Having it all is the American dream. Career. Clients. Employees. Husband. Wife. House. Kids. Family. Friends. Car. Self…the list goes on. What we often fail to realize once we have of these things is that they each require responsibility, time, and effort, all of which can leave us frazzled and stressed out if we don’t take time to look inward and find the “om” between office and home. Stress can lead to health problems, poor sleep and fatigue, which means we get even less done or worse, take less pleasure in what we do accomplish. Ultimately, frustration mounts, relationships suffer, and we wonder what went wrong.
So, now I’m giving you a few more things to put on the “to do” list, but it is absolutely beneficial for you to consider the following techniques to manage your competing commitments and look inward to find your perfect work/life balance.
1. Know Your Priorities
Your values influence your priorities, and getting your priorities in check is the first step to creating life balance. Your priorities reflect your personal values. What are you about? What is really important to you? Answering these questions will align your daily tasks and responsibilities in order of your personal priorities and values, which will in turn help you prioritize your limited time.
2. Put Yourself on the “To Do” List
Your ability to devote time and energy to the rest of your life ultimately depends upon shoring up your inner resources. Don’t feel selfish about taking enough time to sleep, exercise, eat healthfully, take up hobbies, etc. You can’t possibly take care of others if you don’t take care of yourself first. Put yourself on the top of your daily priority list.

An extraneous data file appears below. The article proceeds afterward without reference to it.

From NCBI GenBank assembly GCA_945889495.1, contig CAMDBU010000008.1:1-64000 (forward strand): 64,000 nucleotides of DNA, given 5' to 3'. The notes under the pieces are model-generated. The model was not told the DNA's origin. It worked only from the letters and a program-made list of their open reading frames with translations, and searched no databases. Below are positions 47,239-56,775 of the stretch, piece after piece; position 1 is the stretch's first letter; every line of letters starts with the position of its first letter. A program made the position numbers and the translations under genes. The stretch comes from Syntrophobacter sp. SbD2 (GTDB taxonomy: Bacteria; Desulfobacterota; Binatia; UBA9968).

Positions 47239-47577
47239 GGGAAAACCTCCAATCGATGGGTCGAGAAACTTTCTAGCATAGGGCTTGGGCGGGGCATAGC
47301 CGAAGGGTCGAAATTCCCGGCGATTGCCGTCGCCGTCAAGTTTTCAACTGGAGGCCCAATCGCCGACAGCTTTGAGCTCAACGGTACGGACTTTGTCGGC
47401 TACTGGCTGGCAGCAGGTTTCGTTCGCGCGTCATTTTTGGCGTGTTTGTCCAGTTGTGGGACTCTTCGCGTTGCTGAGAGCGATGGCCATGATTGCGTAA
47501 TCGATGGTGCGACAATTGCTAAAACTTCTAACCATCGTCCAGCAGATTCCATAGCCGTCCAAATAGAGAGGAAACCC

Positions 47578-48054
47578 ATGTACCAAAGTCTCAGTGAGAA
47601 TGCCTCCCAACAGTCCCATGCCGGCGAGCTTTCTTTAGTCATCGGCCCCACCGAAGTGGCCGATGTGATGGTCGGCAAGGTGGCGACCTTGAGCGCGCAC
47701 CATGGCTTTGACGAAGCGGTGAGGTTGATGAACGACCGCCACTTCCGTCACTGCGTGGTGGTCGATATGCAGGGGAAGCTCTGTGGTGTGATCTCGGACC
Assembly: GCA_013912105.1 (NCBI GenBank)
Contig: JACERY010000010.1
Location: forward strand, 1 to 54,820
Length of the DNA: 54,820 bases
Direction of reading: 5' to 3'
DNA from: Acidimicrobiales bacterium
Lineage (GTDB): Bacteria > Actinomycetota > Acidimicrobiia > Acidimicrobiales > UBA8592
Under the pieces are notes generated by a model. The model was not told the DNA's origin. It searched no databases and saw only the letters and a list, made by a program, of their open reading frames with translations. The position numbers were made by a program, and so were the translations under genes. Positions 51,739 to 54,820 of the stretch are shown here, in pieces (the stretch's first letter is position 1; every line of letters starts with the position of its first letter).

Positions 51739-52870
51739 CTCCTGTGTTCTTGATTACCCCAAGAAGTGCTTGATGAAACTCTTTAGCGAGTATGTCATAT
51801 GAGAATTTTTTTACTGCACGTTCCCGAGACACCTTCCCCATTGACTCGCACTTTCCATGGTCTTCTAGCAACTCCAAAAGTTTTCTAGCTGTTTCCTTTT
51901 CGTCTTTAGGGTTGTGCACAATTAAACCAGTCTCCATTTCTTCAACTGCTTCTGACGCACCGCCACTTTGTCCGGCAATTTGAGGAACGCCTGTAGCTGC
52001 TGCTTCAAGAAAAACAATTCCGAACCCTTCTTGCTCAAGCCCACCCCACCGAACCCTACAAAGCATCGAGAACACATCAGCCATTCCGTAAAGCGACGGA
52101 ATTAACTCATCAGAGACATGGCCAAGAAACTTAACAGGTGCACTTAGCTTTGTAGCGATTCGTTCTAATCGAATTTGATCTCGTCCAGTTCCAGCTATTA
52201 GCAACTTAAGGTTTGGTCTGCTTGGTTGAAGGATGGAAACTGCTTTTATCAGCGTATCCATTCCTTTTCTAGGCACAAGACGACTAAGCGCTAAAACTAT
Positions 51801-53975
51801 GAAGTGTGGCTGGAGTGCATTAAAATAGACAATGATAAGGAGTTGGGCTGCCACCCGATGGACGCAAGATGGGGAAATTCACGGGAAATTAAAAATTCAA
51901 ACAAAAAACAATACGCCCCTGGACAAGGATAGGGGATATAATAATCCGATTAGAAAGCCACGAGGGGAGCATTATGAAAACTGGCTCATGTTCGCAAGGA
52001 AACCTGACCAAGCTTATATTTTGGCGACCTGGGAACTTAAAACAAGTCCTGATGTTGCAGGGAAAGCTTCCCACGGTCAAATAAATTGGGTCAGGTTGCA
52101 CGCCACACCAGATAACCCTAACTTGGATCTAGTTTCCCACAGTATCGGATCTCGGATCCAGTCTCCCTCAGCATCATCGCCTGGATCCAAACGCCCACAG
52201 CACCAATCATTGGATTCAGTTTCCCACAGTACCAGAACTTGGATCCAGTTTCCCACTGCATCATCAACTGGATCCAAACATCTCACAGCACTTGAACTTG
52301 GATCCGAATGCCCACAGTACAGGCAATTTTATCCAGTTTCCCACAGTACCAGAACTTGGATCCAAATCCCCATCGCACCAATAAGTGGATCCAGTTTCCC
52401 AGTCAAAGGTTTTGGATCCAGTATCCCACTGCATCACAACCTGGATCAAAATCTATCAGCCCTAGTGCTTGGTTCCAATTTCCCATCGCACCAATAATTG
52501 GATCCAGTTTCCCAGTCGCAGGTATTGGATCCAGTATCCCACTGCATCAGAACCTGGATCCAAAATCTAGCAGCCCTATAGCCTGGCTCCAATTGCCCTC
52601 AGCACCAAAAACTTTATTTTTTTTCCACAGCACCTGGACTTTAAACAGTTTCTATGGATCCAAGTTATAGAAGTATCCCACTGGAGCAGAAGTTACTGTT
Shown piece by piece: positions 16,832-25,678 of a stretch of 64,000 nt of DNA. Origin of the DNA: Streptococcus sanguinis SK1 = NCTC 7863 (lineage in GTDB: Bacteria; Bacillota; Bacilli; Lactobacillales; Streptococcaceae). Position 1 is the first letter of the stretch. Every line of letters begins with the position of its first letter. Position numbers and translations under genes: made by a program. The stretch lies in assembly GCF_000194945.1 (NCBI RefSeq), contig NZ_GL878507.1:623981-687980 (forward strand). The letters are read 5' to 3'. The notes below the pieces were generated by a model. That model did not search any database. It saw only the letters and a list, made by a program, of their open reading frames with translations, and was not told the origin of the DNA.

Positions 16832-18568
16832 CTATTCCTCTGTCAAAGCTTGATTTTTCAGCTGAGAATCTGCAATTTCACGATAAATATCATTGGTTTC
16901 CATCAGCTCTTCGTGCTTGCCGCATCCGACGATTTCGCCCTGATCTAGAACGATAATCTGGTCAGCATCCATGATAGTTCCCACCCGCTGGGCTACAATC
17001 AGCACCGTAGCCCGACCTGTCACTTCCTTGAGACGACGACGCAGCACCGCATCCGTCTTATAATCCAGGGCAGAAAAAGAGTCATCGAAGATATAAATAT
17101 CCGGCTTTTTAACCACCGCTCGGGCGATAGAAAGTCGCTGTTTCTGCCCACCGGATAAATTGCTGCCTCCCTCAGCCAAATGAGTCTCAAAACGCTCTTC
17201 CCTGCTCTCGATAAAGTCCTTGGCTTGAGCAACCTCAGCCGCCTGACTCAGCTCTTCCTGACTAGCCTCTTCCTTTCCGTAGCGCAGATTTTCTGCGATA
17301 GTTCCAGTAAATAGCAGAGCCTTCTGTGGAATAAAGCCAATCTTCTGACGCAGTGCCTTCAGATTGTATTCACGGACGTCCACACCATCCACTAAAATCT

3. Consider a Personal Coach
Sometimes, we just need to ask for help. One way of becoming more aware of the things that motivate us – and their competing forces – is to work with a coach.
Getting the help of a qualified coach can help you better increase your self-awareness. What drives you? What are your basic desires? When you have a qualified professional help you understand what motivates you strongly, he or she can in turn give you tools to more accurately commit and prioritize your energies.
4. Get Your “Inbox” Out of Your Head
A daily “to do” list might get you through your day, but not your entire life. When you have 200-300 tasks, fix the leaking faucet, to sign the kids up or baseball camp, to present your corporate business plan to your boss, it’s easy to keep your head swirling with an endless list. This backlog of tasks uses up too much of your brain, which is poorly equipped to organize this kind of list and creates unnecessary stress. Productivity guru and author David Allen, in his book Getting Things Done, takes a fundamentally different view of the “priorities first” approach. Allen recommends getting all the to-dos out of your head and organized into some trusted system so that you don’t have to worry about forgetting them, whether that’s on paper or in an app or excel spreadsheet, find what works for you. When the “to-do” things are taken care of or in an appropriate place, you can turn your attention to nurture what really matters most.
Today, ask yourself:
- What values are you neglecting?
- Which values need attending to the most?
- What three things can you do this week, today, to add true meaning and value to your activities?
Once you get to through this, you’re likely have the “om” moment, where your commitments at work and at home enhance each other in harmony and balance.